The assessment of a false positive and false negative rate can of course never be perfected, but in all cases we have detected plausible drug resistance genes in all cases. Comparison with known values and with extensive Sanger sequencing data confirms our calls, and even indicates that these sets of filters may be too lenient – that we may be detecting nonexistent SNVs rather than missing true ones.
CNVs detected using WGS and genomic microarrays
Presumed relevant gene
Copy number (Seq.)
all 3D7 derived lines
all Dd2 derived lines
all Dd2 derived lines
Altogether Platypus identified all 8 unique CNVs that were known to exist in our strains. Our algorithm identified the large ~100 kb CNV surrounding the P. falciparum multidrug resistance protein-1 gene (pfmdr1, PF3D7_0523000) in the 13 Dd2 derived strains [20, 24] and the 5 kb GTP cyclohydrolase amplifications in 13 Dd2 (pfgch, PF3D7_1224000) derived strains as well as the smaller 1.6 kb amplification GTP cyclohydrolase in 13 3D7 derived strains . We were also able to identify several independent larger amplifications that included lysyl tRNA synthetase (pfkrs1, PF3D7_1350100) in 3 strains that are resistant to cladosporin (a drug which targets lysyl-tRNA synthetase) , and an amplification on chromosome 1 in the EvoR5 strain that was grown in the presence of atovaquone, both confirmed by microarray as well . We were also able to detect an amplification on chromosome 12 (containing pfatp4) in 3 of the spiroindolone resistant samples [6, 11]. Although there was some ambiguity as to the number of copies (i.e. duplication or triplication), the Platypus also reported a SNV in one copy of pfatp4 but not in the other copies of the gene. Furthermore, we discovered no spurious or novel amplification or deletion events, i.e. CNVs that were not detected by tiling microarray.
We compared our CNV calling algorithm to BreakDancer, a similar program used to detect both copy number and recombination events using the default . Using a set of parameters equivalent to those published in Chen et al., (4 standard deviation threshold, Q>39, MQ>35) we see that BreakDancer is fully able to detect all CNVs present in our samples (those detected by microarray and/or whole genome sequencing), but it also identifies 73 other CNVs ranging from 434 bp to 11639 bp that we do not detect by any method. Indeed, qPCR amplification of these speculated regions indicates no change in copy number in any of these regions not detected by other high throughout methods.
A problem with using WGS is that it may be inaccessible to laboratories that are not strong in bioinformatics. To address this issue we integrated these modules into a program that we call Platypus (Figure 3). The pipeline integrates a number of other software programs, and these are referenced in full in this manuscript and in the software documentation. Platypus takes as input either unaligned FastA/FastQ sequencing data, or aligned data in the BAM format. SNVs, CNVs, and potential recombination events are output as annotated text files which can be cross-referenced with PlasmoDB or similar databases.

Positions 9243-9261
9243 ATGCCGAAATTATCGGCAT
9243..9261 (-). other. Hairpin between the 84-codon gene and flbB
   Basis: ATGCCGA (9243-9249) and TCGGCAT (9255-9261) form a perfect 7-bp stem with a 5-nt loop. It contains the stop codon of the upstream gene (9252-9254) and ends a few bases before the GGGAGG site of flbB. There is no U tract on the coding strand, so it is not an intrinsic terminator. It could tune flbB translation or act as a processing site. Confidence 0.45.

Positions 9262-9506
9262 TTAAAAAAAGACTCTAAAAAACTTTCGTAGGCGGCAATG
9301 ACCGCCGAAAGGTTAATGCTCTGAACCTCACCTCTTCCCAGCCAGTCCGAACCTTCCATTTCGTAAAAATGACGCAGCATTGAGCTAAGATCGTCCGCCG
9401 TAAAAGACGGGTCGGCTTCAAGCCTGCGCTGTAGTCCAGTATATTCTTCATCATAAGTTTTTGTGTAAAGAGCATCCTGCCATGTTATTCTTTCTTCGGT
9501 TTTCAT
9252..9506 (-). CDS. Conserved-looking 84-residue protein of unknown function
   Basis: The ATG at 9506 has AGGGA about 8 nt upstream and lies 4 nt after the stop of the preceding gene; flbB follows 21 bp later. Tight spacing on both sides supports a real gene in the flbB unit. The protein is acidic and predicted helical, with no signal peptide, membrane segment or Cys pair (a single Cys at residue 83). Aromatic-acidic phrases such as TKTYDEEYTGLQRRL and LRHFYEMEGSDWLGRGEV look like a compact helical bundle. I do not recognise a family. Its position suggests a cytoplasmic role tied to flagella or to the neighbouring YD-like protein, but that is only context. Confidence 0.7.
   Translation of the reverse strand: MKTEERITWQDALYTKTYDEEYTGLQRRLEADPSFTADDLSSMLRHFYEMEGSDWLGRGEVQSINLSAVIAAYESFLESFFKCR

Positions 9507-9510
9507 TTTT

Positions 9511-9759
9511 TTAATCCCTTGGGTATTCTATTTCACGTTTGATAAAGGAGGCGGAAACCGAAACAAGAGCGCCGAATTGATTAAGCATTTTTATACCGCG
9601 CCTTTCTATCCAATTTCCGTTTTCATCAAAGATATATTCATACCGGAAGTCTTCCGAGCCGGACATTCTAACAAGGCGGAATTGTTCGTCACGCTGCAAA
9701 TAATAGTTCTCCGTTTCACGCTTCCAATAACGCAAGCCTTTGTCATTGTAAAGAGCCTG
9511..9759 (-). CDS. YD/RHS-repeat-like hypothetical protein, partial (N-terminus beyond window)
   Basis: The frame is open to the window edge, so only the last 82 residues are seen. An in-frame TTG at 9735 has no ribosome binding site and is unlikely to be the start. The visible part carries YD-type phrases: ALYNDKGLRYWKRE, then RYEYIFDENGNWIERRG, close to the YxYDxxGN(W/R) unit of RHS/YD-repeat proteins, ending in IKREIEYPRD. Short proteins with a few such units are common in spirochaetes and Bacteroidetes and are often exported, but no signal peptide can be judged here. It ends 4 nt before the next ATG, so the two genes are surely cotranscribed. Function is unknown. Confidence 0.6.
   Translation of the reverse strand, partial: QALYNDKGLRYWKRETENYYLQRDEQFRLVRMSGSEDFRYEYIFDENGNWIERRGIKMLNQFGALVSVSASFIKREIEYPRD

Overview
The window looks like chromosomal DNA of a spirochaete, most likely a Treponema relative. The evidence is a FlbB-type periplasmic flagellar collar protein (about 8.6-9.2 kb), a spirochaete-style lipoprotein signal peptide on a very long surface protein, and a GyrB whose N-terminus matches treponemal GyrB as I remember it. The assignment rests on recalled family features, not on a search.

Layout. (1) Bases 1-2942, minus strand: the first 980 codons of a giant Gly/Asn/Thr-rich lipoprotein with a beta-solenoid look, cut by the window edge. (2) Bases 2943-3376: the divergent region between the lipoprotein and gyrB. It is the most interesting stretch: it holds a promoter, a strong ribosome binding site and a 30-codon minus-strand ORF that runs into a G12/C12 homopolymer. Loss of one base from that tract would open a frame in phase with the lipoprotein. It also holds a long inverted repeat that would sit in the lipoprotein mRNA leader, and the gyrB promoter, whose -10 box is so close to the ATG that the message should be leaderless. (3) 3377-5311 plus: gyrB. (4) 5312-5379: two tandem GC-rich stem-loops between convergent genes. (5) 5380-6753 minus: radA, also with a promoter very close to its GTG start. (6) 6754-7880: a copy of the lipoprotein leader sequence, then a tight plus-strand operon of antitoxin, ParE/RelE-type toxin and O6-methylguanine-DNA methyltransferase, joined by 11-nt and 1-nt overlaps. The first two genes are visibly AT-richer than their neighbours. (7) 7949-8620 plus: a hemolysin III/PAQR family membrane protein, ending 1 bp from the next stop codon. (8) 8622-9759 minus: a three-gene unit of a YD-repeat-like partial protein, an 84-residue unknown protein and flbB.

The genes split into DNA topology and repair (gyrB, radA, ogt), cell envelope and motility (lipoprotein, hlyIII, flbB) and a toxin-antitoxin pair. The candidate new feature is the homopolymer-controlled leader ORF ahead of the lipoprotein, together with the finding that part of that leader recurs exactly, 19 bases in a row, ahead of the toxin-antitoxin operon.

The Platypus pipeline provides malaria researchers with a powerful tool to analyze short read sequencing data. It provides an accurate way to detect SNVs using known software packages, and a novel methodology for detection of CNVs, though it does not currently support detection of small indels. We have validated that the pipeline detects known SNVs in a variety of samples while filtering out spurious data. We have also tested it against both computational samples and actual data with known CNVs (both deletions and amplifications as verified by microarray) and it can detect the size and boundaries of these CNVs with a high degree of accuracy. The success of the Platypus software in both detecting real genetic variants and avoiding the reporting of false positives over a number of parasite lines can be attributed to its basis on first principles. The SNV detection was specifically designed only to use filters that accurately segregated true and false positives, and the robustness of this approach is evident, as there is a completely smooth transition between sensitivity/specificity levels when varying over the ideal filter set. The CNV detection was based on the fundamental theorem of digital signal processing, and indeed the assumptions of this field applies directly to the signals coming off a next-generation whole genome sequencer, complete with random and systematic biases. This streamlined package offers an initial starting point for the field to analyze and report these data in a consistent manner.
Availability and requirements
The program is platform independent and can be run on ordinary desktop computers: In our case all analysis and computer programming was done using Mac OSX 10.7.3 on a Mac Pro with 12 multi-threaded processors on 2 cores and 32Gb of 1066 MHz DDR2 RAM. Altogether 24Gb of RAM was made available to Java while the Platypus was running. We have made Platypus freely available as an open-source package at <http://sourceforge.net/projects/platypusmga/>.
Copy number variant
Fast (all) format
Fast (all) quality format
Genome analysis toolkit
Mega- base pair
Pathogen lovers automated type uncovering software
Sequence alignment map
Single nucleotide variant
- spp :
Whole genome sequencing.
The authors would like to acknowledge Stephan Meister and Shinji Okitsu for advice on the manuscript. This work was supported by 7 R01 AI090141-02 and by the Bill and Melinda Gates Foundation (OPP1054480) and MJM was supported by funding from the University of California San Diego Medical Scientist Training Program, the University of California San Diego Genetics Training Grant, and fellowship from the Hertz Foundation.